BACKGROUND: Resident work hour restrictions and required protected didactic time limit their ability to perform clinical duties and participate in structured education. Advanced practice providers (APPs) have previoulsy been shown to positively impact patients' outcomes and overall hospital costs. We describe a model in which nurse practitioners (NPs) improve resident education and American Board of Surgery In Training Examination (ABSITE) scores by providing support to our trauma and acute care surgery (ACS) service thereby protecting resident didactic time. MATERIALS AND METHODS: A new educational model aimed to improve ABSITE scores was created, increasing protected resident didactic time. The addition of three full-time NPs to the ACS service allowed implementation of this redesigned academic curriculum to be put into effect without neglecting patient or service-related responsibilities that were previously fulfilled by resident staff. Resident ABSITE results including standard score, percent correct, and percentile were compared before and after the educational changes were instituted. RESULTS: Eleven residents' scores were included. For each ABSITE score, we used a mixed model with time and postgraduate year (PGY) level as fixed effects and subject ID as a random effect. The interaction term between PGY level and time was not significant and removed from the model. A significant main effect of PGY level and of time was then observed. A statistically significant improvement in ABSITE scores after intervention was observed across all the PGY levels. Standard score increased 77.3 points (P-value = 0.001), percent correct increased 5.9% (P-value = 0.002), and percentile increased 23.8 (P-value = 0.02). Following the educational reform, no residents scored below the 35th percentile. CONCLUSIONS: Utilization of NPs on our ACS service provided adequate service coverage, allowing the implementation of an educational reform increasing protected resident education time and improved ABSITE scores.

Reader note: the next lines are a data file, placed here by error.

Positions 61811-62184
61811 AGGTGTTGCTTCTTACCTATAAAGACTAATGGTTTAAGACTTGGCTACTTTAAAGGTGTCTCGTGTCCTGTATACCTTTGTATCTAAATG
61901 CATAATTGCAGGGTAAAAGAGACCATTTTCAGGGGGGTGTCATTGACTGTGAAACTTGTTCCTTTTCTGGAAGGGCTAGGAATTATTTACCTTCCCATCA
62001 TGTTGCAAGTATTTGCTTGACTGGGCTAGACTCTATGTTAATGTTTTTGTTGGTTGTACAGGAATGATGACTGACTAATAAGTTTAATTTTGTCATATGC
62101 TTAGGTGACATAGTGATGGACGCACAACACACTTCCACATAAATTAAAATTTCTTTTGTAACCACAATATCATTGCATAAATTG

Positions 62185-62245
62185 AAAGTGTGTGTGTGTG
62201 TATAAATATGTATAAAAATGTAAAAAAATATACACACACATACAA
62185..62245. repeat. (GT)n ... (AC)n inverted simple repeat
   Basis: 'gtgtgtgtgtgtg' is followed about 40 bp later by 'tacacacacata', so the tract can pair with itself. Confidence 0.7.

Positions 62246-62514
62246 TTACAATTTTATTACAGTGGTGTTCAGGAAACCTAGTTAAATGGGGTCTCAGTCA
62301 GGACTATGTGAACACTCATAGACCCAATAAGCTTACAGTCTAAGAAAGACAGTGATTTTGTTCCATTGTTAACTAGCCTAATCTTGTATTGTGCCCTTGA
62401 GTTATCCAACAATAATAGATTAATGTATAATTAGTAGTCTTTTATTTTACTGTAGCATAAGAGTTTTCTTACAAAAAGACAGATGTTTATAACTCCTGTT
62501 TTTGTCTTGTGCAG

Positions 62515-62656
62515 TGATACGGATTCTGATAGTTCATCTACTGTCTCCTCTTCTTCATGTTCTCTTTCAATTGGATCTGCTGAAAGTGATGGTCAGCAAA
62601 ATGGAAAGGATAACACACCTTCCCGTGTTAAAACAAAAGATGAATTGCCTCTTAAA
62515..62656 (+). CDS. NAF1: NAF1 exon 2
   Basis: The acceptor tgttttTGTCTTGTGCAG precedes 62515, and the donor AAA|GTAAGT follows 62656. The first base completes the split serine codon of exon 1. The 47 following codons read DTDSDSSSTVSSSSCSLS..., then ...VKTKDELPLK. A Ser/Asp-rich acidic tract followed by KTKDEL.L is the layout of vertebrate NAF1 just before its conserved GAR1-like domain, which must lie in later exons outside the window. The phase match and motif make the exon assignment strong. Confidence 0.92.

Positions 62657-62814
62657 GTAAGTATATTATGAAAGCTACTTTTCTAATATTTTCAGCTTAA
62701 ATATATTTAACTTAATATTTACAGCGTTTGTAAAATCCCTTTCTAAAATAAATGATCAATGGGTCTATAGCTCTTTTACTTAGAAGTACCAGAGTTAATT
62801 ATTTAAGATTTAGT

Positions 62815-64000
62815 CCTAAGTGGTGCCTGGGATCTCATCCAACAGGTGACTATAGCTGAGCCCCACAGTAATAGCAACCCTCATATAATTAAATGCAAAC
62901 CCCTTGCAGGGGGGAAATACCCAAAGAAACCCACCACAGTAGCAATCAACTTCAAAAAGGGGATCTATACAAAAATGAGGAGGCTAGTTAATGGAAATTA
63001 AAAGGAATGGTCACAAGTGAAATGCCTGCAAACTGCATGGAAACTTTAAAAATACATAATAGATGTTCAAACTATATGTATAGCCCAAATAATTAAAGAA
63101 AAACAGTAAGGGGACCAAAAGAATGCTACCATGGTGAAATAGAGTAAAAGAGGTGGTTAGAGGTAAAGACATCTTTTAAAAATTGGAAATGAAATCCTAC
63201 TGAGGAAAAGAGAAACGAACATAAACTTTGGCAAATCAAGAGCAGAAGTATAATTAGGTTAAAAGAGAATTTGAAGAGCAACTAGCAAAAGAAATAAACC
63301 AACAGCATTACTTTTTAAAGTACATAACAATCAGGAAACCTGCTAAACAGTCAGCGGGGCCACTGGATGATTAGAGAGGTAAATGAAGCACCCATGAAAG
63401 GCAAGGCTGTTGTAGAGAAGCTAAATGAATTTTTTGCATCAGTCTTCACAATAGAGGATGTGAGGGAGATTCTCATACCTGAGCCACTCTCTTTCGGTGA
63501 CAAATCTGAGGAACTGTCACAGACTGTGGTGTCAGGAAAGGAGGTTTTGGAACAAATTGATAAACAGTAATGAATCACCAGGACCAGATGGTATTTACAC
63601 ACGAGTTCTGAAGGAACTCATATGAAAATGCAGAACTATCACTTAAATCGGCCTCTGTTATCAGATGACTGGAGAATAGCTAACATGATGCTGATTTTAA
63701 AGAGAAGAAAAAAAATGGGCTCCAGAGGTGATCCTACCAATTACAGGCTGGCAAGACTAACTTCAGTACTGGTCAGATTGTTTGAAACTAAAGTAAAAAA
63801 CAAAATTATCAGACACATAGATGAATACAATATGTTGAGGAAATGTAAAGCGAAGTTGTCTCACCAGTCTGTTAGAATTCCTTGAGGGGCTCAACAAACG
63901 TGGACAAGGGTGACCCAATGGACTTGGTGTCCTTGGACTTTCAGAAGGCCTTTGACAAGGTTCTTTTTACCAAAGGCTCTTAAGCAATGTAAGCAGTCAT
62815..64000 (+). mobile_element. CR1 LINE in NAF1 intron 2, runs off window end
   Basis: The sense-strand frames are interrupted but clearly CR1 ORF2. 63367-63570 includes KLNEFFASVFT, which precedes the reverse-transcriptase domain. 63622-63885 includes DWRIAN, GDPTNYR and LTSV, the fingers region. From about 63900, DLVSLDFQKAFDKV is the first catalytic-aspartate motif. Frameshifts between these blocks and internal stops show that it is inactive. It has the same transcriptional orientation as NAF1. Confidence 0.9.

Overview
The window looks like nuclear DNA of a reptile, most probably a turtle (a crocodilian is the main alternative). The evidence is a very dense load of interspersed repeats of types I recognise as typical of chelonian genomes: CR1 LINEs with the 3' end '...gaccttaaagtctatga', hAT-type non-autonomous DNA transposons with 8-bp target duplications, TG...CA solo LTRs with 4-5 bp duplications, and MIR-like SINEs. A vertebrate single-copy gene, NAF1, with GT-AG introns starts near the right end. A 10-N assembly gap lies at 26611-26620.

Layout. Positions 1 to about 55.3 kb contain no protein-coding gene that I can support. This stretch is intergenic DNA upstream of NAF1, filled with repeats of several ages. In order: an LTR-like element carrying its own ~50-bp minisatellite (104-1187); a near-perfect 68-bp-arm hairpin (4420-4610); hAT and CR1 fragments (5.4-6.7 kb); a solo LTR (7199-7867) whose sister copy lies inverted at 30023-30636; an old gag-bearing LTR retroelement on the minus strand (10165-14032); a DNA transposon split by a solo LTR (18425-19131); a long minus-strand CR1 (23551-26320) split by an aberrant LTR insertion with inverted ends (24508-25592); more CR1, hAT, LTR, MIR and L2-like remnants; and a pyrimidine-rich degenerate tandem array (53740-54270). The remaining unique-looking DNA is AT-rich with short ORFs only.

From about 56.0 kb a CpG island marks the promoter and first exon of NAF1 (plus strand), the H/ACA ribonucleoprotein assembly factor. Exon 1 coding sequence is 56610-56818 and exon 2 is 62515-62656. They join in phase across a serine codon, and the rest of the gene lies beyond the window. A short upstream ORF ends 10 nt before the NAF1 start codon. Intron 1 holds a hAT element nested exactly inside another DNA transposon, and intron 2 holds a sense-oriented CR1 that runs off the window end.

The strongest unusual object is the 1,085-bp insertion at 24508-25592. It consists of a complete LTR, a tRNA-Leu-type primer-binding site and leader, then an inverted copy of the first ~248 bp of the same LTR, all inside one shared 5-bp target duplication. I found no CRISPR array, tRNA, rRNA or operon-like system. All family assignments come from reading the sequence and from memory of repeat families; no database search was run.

Assuntos
Cirurgia Geral/educação , Internato e Residência/métodos , Modelos Educacionais , Profissionais de Enfermagem/organização & administração , Carga de Trabalho/normas , Avaliação Educacional/estatística & dados numéricos , Hospitais de Ensino/organização & administração , Hospitais de Ensino/normas , Humanos , Internato e Residência/normas , Internato e Residência/estatística & dados numéricos , Designação de Pessoal/organização & administração , Estudos Retrospectivos , Fatores de Tempo , Centros de Traumatologia/organização & administração , Centros de Traumatologia/normas , Estados Unidos
9.
J Surg Res ; 242: 231-238, 2019 10.